Small rises in blood glucose trigger big changes in insulin-producing cells
In diabetes, tiny clusters of insulin-producing 'beta cells' in the pancreas don't produce enough of the hormone to keep people healthy, and their blood glucose levels climb. Perhaps unsurprisingly, their beta cells then function very differently than the cells do in people with normal blood glucose levels.
What's surprising is that the changes in beta-cell behavior begin to occur when the blood glucose levels are barely elevated, still within the pre-diabetes range. "These slightly high concentrations of glucose are enough to really confuse the cell," says Gordon Weir, MD, senior investigator and senior staff physician at Joslin Diabetes Center.
In a paper recently published in Molecular Metabolism, Weir's lab laid out a wealth of new data about how beta cells behave at slightly raised levels of blood glucose. The work provides major additional evidence of a "glucose toxicity" effect that helps to drive the development of both type 1 and type 2 diabetes.
Studying beta cells in lab rats whose blood glucose levels were slightly elevated, Weir's lab found changes in gene expression that affect not just how well the cells function but their ability to divide and grow, as well as their vulnerability to autoimmunity and inflammation.
Weir, professor of medicine at Harvard Medical School, has long studied a puzzling type 2 diabetes phenomenon called first-phase insulin release and how this release is shut down as the disease progresses.
In healthy people with normal blood glucose levels, Weir explains, the body responds quickly to glucose with a big spike of insulin secretion. "If then you take people who have slightly higher glucose levels, above 100 mg/dl, which is still not even diabetes, this first-phase insulin release is impaired," he says. "And when the level gets above 115 mg/dl, it's gone. So virtually all the beta cells don't respond to that acute stimulus." Fortunately, the cells eventually do wake up and respond to other stimuli well enough to keep blood glucose in a prediabetic range.
In earlier research, Weir and collaborators studied this phenomenon in rats who were surgically altered to generate slightly high blood glucose levels, and found that the rats' beta cells secreted less insulin. In their latest experiments, the Joslin team employed the same approach along with powerful "RNA sequencing" methods that revealed patterns of gene expression in the beta cells, either four weeks or ten weeks after surgery. "We found incredible changes in gene expression, and the higher the glucose, the worse the changes," Weir says.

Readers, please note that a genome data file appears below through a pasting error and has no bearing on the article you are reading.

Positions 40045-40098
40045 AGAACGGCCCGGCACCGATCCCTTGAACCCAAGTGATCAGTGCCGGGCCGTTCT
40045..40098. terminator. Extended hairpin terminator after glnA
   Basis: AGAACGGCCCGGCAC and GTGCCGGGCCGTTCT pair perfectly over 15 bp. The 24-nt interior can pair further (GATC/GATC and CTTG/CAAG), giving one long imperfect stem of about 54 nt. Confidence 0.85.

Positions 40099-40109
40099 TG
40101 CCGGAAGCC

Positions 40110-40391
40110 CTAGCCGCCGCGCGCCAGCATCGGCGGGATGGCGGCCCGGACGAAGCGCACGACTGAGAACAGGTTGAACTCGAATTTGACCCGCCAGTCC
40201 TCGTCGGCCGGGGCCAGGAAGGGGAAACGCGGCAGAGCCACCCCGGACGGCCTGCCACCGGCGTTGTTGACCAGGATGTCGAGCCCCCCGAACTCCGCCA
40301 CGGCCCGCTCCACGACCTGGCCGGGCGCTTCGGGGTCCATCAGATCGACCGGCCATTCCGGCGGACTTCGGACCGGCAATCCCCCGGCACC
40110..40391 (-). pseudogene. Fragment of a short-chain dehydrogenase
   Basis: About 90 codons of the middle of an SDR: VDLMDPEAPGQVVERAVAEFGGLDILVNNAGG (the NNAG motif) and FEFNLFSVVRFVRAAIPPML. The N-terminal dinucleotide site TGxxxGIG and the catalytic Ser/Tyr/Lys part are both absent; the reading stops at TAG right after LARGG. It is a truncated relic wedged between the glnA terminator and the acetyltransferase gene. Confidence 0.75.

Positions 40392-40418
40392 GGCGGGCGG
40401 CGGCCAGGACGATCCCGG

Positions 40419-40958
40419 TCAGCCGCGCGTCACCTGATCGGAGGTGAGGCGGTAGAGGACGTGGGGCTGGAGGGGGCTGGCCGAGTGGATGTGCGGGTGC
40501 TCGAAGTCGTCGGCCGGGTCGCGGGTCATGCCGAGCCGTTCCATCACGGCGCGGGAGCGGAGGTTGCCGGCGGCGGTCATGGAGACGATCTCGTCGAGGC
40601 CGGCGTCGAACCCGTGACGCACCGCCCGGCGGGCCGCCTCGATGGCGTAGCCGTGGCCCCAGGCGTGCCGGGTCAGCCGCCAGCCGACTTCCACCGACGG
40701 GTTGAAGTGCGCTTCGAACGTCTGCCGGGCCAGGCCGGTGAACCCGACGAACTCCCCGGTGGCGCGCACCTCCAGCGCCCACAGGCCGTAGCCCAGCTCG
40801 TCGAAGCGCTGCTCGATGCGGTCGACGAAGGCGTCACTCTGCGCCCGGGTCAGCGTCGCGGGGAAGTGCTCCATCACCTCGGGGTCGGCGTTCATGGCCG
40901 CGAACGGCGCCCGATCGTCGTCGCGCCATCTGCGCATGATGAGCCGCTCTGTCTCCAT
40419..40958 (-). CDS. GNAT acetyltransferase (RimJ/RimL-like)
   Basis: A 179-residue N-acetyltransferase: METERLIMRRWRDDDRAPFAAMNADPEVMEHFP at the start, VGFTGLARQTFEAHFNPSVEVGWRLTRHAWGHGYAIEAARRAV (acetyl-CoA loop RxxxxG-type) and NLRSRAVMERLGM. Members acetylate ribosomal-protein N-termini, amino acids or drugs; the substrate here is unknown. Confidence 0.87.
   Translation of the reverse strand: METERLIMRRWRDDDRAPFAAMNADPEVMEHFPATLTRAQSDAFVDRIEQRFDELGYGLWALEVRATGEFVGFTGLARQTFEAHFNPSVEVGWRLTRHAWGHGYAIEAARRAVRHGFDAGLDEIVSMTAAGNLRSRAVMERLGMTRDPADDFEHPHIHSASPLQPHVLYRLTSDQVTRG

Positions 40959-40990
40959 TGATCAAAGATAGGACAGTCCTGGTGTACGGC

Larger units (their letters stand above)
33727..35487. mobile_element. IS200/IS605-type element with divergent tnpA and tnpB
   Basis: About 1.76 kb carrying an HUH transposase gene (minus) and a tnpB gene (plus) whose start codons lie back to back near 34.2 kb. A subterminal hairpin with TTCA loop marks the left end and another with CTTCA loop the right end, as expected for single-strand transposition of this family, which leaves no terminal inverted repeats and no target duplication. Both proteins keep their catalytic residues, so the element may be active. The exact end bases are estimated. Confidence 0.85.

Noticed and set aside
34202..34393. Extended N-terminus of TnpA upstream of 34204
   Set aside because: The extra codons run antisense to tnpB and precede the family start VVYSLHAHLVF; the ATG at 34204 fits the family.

As expected, genes involved in insulin secretion were highly active in the beta cells. More striking were newly discovered alterations in gene expression that could make the cells more vulnerable. Some of these changes were related to cell growth—healthy beta cells may respond to increased blood glucose levels by copying themselves, but these cells were getting stuck as they tried to divide. Additionally, the cells showed many differences in the expression of genes involved in cell inflammation and autoimmunity.
In type 1 diabetes, immune cells called "T cells" begin to kill off the beta cells and blood glucose levels start to creep up. Weir's team found that in the rats with just slightly greater glucose levels, beta cells showed dramatic increases in the expression of some key genes involved in T cell interactions. That effect could make the beta cells a better target for autoimmune attack, and thus speed the disease.
This finding may improve the understanding of the rapid death of beta cells that patients typically experience just before they are diagnosed with type 1 diabetes, Weir says. It also might shed light on the "honeymoon" period some people experience after diagnosis, in which their blood glucose levels are relatively easy to control. During this period, if insulin treatments can bring the remaining beta cells back down to only slightly elevated glucose levels, the cells can function much better, he says.
Glucose toxicity also might trigger the loss of first-phase insulin release as type 2 diabetes develops, Weir says. Immunologists often blamed this loss on inflammation of the beta cells, but other studies have shown that less than half of these cells appear to suffer from inflammation. "So somehow these beta cells with no evidence of inflammation end up not secreting properly," Weir says. "We think these higher glucose levels are causing the trouble."
More evidence for the role of higher blood glucose levels in type 2 diabetes comes from the subset of people undergoing gastric bypass surgery who are "cured" of diabetes and return to healthy blood glucose levels. "Their first-phase insulin release also comes right back to normal, which fits perfectly with our hypothesis," he says.